In the absence of law, you are on your own to defend yourself. As a nation, we've been dealing with this challenge since the earliest days of the frontier, from Indian raids along the Mohawk Valley, to the range wars of the 1880s.

In Unforgiven, William Muny's initial motive was pretty bad, but in the end, when it is clearly revealed that what substitutes for authority and law in Big Whiskey is worse than no law at all, one perhaps understands that it is left to the individual to "clean up the mess." In this case, a reformed gunman has to take care of a wholly corrupted, dangerous psychotic with a badge.

Much the same theme in "Silverado," where it turns out the guys with the badges are really the bad guys, and let's face it, that sort of thing did happen in Lincoln County, NM, and Cochise County, AZ.

In Tombstone, the cowboys who confronted the Earps next door to Fly's Photographic Studio were genuine criminals; thieves, rustlers and killers, working under the protection, or at least with the cooperation, of the county sheriff.  Of course, the Earps got the town to pass an ordinance that clearly violated their constitutional right to bear arms inside town limits, but in the final analysis, when a group of outlaws is running around town threatening to kill you, and they have the means, motive and opportunity to do it -- and nobody is too eager to stop them -- you run out of options PDQ. So you confront the threat and deal with it.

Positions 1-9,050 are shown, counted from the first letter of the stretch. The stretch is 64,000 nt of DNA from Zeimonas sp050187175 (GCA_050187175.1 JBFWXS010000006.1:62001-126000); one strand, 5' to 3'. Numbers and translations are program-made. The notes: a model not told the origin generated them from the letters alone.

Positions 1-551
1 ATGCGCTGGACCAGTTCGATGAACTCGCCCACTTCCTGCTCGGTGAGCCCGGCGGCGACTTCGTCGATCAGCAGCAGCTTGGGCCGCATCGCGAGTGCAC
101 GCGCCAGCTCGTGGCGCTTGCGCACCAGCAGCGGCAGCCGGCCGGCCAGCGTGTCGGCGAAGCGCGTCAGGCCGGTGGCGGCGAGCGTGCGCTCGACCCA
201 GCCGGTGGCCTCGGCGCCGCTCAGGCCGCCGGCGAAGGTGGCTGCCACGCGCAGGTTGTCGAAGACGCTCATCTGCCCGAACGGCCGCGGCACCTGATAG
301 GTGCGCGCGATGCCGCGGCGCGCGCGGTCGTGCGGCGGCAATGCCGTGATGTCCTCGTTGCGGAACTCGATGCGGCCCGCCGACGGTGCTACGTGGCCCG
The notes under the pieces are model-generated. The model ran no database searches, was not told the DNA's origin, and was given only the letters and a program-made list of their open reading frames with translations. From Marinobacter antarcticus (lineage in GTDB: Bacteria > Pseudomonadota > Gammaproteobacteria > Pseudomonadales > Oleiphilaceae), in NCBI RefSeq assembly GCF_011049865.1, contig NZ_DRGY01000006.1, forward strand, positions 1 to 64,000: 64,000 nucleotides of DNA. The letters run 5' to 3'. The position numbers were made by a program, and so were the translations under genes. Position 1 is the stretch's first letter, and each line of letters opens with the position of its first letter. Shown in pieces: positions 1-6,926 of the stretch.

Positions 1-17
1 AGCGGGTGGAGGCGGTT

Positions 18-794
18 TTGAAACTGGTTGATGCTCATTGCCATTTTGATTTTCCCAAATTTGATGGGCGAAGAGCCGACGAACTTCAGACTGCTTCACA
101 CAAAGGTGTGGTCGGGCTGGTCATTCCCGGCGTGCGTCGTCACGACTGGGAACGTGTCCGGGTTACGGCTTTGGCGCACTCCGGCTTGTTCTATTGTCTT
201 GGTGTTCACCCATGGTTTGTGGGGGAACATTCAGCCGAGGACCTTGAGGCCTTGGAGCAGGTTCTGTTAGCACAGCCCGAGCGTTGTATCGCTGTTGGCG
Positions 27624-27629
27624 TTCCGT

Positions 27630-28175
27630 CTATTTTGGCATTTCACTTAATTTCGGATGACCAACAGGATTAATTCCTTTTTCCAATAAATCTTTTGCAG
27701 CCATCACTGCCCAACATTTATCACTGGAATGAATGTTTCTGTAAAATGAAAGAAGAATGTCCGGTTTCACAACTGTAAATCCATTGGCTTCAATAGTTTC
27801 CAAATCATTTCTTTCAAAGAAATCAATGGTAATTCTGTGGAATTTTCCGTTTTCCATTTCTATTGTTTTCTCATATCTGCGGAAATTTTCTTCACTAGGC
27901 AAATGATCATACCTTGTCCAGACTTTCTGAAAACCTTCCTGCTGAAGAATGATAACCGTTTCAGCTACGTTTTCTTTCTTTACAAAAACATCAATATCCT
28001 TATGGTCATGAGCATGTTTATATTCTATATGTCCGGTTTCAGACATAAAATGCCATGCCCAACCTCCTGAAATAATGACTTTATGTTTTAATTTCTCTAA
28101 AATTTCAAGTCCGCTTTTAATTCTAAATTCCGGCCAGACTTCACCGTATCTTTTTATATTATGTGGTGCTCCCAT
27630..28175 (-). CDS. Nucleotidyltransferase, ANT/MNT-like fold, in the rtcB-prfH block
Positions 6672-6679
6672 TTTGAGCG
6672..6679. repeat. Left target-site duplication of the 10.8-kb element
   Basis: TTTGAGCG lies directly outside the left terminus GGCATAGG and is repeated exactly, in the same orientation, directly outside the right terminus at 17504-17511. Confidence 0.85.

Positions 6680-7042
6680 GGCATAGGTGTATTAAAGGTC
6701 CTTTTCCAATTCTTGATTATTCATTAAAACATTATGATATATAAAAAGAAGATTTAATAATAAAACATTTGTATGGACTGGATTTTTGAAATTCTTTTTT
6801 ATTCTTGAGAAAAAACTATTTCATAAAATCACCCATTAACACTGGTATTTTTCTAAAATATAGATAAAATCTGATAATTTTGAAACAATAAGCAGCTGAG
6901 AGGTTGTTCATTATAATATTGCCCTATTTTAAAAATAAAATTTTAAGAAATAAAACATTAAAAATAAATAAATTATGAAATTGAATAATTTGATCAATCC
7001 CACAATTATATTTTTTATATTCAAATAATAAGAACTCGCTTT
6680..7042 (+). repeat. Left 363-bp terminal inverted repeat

And that, perhaps, is why the Western has thrived as an art form, as entertainment, and as a morality play. This stuff really did happen, and from it, as a nation, we learned and grew accordingly. It is uniquely American to act within the law and defend yourself, your family and your property with force up to and including lethal force.